Thursday 27th November 2014,
Comic Booked

Forever Evil Event: Forever Evil: A. R. G. U. S. 5

Jeff Hill 02/27/2014 Reviews

Forever Evil: A. R. G. U. S. 5

Sterling Gates, Neil Edwards

 

Forever Evil Crossover

 

Spoiler alert!  You have been warned!

 

The ups and downs of this miniseries have been mostly due to its juggling of too many main characters.  Yes, obviously it is first and foremost the story of Steve Trevor.  But it is also that of Killer Frost.  And Dr. Light.  And Etta Candy.  And (for some reason) President Barack Obama.  And a bunch of other really boring characters within the DC Universe’s New 52 world.  But you have to respect the loftiness of such a series.  The whole “let’s take a butt-load of characters that no one cares about and try to make it not only sell, but interest said buyers” concept is pretty brave.  So kudos to both writer Sterling Gates and artist Neil Edwards on not only taking on such a project, but doing so with such grace and confidence that it actually ends up working.  And working quite well, for that matter.  Granted, it features some pretty cool covers (whether by Brett Booth or Jeremy Roberts is beside the point) and some great guest-stars (albeit very briefly in the form of Deathstroke and now Cheetah).  Still.  Impressive stuff.

 

Starting from the point where we left them last issue, this issue is all sorts of action.  But as opposed to previous issues, it unfortunately falls victim right away to an obvious (though unintentional) flaw: there are way too many characters and way too much going on in terms of plot-advancement.  It’s hard to focus on Dr. Light being recruited (possibly to lead?) a new shadow-ops portion of scientists of (maybe?) the government when you’ve got Killer Frost betraying her Secret Society teammates to work alongside a now Dr. Stein-free Steve Trevor.  The scene with Cheetah and her gang of evil animal/people hybrids is underplayed far too much for my liking, as it should have been the entire issue.  It is well done, but overshadowed by the boring Dr. Light nonsense.  And speaking of such weird and unnecessary characters in an already far-too-packed issue, he shows up at the most exciting moment of the issue (Cheetah about ready to give some actual answers after Trevor ties her up with Wonder Woman’s lasso of truth) and confuses readers even more with a weird cliffhanger ending.  Apparently, in order to have the top secret cure to his condition (which is apparently not death), he has to kill Trevor.  Such a popular guy with the evil types for such a human and non-Batmanlike character.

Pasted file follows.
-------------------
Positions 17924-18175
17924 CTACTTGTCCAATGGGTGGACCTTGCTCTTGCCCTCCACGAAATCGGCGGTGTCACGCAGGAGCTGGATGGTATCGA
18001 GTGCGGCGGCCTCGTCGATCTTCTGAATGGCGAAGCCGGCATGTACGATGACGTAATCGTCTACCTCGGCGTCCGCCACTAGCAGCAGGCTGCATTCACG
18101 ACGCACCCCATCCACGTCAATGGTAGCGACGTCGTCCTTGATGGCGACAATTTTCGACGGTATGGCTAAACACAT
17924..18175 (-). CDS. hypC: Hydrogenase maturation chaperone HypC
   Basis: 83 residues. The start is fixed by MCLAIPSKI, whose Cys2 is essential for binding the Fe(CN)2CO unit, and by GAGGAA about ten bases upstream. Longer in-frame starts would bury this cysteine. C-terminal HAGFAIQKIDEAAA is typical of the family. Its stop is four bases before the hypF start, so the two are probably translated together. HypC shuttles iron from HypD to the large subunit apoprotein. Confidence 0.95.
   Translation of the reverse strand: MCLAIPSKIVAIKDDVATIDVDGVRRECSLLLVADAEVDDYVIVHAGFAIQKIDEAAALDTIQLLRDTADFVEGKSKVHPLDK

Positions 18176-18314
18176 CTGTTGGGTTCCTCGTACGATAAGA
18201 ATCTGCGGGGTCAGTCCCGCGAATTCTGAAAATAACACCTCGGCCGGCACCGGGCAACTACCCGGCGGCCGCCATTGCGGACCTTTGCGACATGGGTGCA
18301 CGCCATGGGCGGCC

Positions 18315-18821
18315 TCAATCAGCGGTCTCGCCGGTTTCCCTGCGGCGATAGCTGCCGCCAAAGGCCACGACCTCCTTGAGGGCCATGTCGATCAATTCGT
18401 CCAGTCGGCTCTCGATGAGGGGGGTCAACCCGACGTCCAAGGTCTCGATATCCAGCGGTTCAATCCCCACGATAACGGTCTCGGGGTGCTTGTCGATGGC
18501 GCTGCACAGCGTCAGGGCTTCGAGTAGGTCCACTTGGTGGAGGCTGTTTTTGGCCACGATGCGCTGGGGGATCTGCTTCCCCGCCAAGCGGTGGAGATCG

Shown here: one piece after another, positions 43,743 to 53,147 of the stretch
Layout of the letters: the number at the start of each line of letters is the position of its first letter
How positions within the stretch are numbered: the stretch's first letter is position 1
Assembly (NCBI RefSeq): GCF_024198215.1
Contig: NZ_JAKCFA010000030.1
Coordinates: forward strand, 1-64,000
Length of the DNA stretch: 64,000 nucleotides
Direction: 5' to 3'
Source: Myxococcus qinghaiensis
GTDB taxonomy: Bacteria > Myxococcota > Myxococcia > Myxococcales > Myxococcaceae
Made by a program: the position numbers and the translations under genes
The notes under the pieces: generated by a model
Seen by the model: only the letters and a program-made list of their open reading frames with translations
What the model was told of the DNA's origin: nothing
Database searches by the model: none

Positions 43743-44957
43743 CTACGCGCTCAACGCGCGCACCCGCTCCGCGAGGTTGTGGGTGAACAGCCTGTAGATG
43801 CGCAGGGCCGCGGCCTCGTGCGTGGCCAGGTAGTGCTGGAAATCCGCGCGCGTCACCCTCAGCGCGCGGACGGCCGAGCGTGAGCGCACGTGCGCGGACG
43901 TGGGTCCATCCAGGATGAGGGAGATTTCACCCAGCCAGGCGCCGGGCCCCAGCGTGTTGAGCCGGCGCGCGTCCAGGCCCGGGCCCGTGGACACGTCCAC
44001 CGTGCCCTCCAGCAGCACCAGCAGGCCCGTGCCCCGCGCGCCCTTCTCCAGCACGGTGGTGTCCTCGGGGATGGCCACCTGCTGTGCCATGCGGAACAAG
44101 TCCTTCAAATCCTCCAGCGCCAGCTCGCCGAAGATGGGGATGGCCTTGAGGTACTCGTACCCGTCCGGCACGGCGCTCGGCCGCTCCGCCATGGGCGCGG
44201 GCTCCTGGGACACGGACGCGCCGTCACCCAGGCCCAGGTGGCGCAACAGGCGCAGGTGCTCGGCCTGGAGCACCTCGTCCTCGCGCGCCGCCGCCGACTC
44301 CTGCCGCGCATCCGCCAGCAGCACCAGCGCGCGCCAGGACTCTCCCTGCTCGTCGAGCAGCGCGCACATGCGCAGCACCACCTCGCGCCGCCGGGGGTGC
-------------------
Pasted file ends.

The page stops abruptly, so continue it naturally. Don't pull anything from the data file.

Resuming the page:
forever evil

All in all, I enjoyed this issue, in spite of its flaws.  But don’t get me wrong.  At its best, it’s still a mediocre comic.  It’s well done and it makes me care about characters that I really shouldn’t, but still…  Not really.  I mean, come on.  These characters are all pretty lame when it comes right down to it.  But still a very noble effort.  Now, if these were A-listers or even if there had been fewer of them to keep track of, I’d be completely sold.  But as it stands, with only one issue left to tie up a whole bunch of loose ends, I’m still not entirely impressed.  A noble effort and I am looking forward to seeing how they wrap it all up, but this one is only for DC mega fans.

 

My Rating: 3/5

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About The Author

Jeff Hill is a moderately reformed frat boy turned writer/teacher living the dream in Lincoln, Nebraska. He does freelance work and writes fiction, none of which is about corn or the husking of corn. His work has appeared in over a dozen publications and his mom has a binder full of printed copies for any doubters. Plus, he's the Chief Creative Officer of Comic Booked. So that's pretty neat, too.

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